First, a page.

Marketing can help build your business, but it can’t solve all your problems. Here are five things marketing can’t do for you.
I thought I would clear up some misconceptions about marketing in this two-part series: What Marketing Can Do For You and What Marketing Can’t Do For You. This post is about what marketing can’t do.
While there’s no question a solid marketing program can increase your business, it can’t fix everything. Below are five things marketing can’t do for you:
1. Marketing can’t make you an overnight success. Just because you start a marketing program doesn’t mean you’re immediately going to see your business explode. Marketing is about getting your name in front of your target market on a regular basis until they finally decide to give you a try.
On that note, if you’re in trouble right now — sales are down, a new business isn’t getting off the ground like you planned — depending on how bad the trouble is, a marketing program may not be enough to save you. A successful marketing program needs time to work and, more likely than not, a little money as well. If you’re panicked about one (or more likely both), you may need to start looking at other options.
2. Marketing is not about doing something once and forgetting about it. The very best marketers test. And test. And test.
For instance, maybe your website isn’t converting visitors to customers as well as it should be. You could hire a copywriter to tweak it for you. You could test the different elements to see what raises your conversion level. That’s one way to use testing. You can also test different headlines, different offers, etc.
3. Marketing can’t fix a bad experience. This is a big one. If your customers have a lousy experience with your products or services or with your customer service reps or sales people, etc., that’s it. Worse yet, not only have you lost a customer for good, that customer will probably tell others about their bad experience. So now you’ve lost more potential customers as well.
Marketing can get people in the door, but it can’t ensure they’ll have an experience they’ll want to repeat. Before assuming more marketing is what you need, take a moment and make sure your current customers are truly satisfied with your business.
4. Marketing can’t fix a flawed business. Much like tip number 3, marketing can’t fix cash flow issues or staff problems.
Okay, I can hear all of you saying “Of course, marketing can’t fix cash flow problems. Do you think we’re stupid?” My answer is no, I don’t think you’re stupid at all. I think what happens is that sometimes you get so caught up in the day-to-day challenges of running a business that you can’t see the forest for the trees.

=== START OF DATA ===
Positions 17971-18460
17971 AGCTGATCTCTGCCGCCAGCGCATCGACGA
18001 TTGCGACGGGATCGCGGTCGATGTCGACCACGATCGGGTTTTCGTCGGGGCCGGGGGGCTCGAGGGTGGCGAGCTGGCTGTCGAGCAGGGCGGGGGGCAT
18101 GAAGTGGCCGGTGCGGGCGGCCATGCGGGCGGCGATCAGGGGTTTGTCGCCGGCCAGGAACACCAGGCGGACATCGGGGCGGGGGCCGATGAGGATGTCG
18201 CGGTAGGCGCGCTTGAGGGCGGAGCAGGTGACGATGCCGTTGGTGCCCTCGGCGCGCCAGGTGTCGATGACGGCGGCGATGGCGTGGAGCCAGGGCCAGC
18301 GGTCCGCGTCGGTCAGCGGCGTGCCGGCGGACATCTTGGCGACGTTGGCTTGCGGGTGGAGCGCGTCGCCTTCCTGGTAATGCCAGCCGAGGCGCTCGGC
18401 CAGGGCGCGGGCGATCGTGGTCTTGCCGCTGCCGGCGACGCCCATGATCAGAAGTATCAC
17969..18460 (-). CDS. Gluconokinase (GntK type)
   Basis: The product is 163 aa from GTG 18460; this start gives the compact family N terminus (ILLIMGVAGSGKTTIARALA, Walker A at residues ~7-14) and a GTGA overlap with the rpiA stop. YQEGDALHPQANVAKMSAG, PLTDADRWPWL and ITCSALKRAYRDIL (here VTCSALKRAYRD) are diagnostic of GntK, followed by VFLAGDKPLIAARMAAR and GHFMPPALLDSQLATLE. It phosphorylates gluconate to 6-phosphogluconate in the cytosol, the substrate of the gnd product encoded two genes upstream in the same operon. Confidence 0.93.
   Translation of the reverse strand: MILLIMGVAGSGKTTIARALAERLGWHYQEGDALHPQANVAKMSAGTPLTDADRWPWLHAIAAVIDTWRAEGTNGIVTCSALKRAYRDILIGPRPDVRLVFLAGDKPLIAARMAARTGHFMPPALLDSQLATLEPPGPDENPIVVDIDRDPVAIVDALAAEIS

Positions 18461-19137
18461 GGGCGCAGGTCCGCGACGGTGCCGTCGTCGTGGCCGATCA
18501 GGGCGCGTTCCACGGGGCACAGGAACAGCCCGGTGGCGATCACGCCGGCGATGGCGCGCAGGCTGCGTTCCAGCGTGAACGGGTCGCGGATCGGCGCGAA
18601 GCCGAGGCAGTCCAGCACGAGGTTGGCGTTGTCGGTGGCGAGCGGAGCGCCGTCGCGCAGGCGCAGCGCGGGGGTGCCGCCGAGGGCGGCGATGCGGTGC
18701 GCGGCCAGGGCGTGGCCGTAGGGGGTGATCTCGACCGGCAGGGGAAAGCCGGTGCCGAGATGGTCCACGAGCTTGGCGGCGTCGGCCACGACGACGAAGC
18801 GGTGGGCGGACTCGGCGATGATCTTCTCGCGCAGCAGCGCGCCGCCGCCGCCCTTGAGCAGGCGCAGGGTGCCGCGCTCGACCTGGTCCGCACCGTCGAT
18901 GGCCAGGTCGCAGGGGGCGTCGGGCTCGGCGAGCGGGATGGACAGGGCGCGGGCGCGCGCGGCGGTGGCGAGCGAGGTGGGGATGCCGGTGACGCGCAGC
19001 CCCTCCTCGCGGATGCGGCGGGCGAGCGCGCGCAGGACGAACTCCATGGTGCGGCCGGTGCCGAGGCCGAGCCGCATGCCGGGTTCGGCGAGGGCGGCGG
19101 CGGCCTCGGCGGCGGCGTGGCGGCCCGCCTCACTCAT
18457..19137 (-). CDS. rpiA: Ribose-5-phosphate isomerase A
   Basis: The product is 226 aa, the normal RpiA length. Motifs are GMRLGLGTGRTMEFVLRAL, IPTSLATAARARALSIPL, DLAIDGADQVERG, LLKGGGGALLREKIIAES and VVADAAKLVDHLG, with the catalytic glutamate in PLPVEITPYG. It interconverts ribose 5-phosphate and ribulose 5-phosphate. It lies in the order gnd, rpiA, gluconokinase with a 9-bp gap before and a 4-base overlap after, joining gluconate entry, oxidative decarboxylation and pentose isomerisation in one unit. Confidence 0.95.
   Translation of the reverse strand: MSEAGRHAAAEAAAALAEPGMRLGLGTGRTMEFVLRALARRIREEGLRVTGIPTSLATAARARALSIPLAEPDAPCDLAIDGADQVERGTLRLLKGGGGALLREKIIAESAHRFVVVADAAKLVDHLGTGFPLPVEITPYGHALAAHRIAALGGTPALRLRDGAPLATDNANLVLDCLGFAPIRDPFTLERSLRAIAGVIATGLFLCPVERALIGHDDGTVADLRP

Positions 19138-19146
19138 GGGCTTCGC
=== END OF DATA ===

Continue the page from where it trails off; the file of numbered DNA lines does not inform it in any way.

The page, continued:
Let me explain. Let’s say you have a business that’s struggling with cash flow. The first thing that springs to mind may be revving up marketing. After all, the idea behind marketing is to increase revenue. On the surface that makes sense. However, if you look a little closer, what you might find are expenses that are out of whack or not getting invoices out in a timely manner. So what you should be fixing is your accounting problems rather than changing your marketing.
5. Marketing can’t make people buy things they either don’t want or can’t afford. It doesn’t matter how great your product or service is — if you’re selling to people who either don’t have the interest or the means to buy it, then your marketing is going to fail no matter how brilliant it may be.
So basically it all boils down to this: before you decide you need more marketing, take a few moments and make sure marketing is really the right solution for your business.
Creativity Exercise — Reality Check
Before you launch into a new marketing program, take some time to analyze what’s really happening in your business. Do you really need a marketing program or is your problem:
- You aren’t able to close the leads you have.
- You aren’t invoicing in a timely manner or following up with unpaid accounts.
- Your customers aren’t happy with the product or service.
- Your customers are having a bad experience with technical support or something else in the process isn’t working.
- Your target market isn’t right.
- You aren’t passionate about what you’re doing anymore.
- Your business has way too many expenses.
And so on. Basically, I just want you to make sure marketing really is your problem before you start fiddling with it.
If you want to grow your business, then you should be consistently marketing your business. But if you’re using marketing as a Band-Aid for some other problem, then you could be headed for trouble.
Disclaimer: The content on this page is for informational purposes only, and does not constitute legal, tax, or accounting advice. If you have specific questions about any of these topics, seek the counsel of a licensed professional.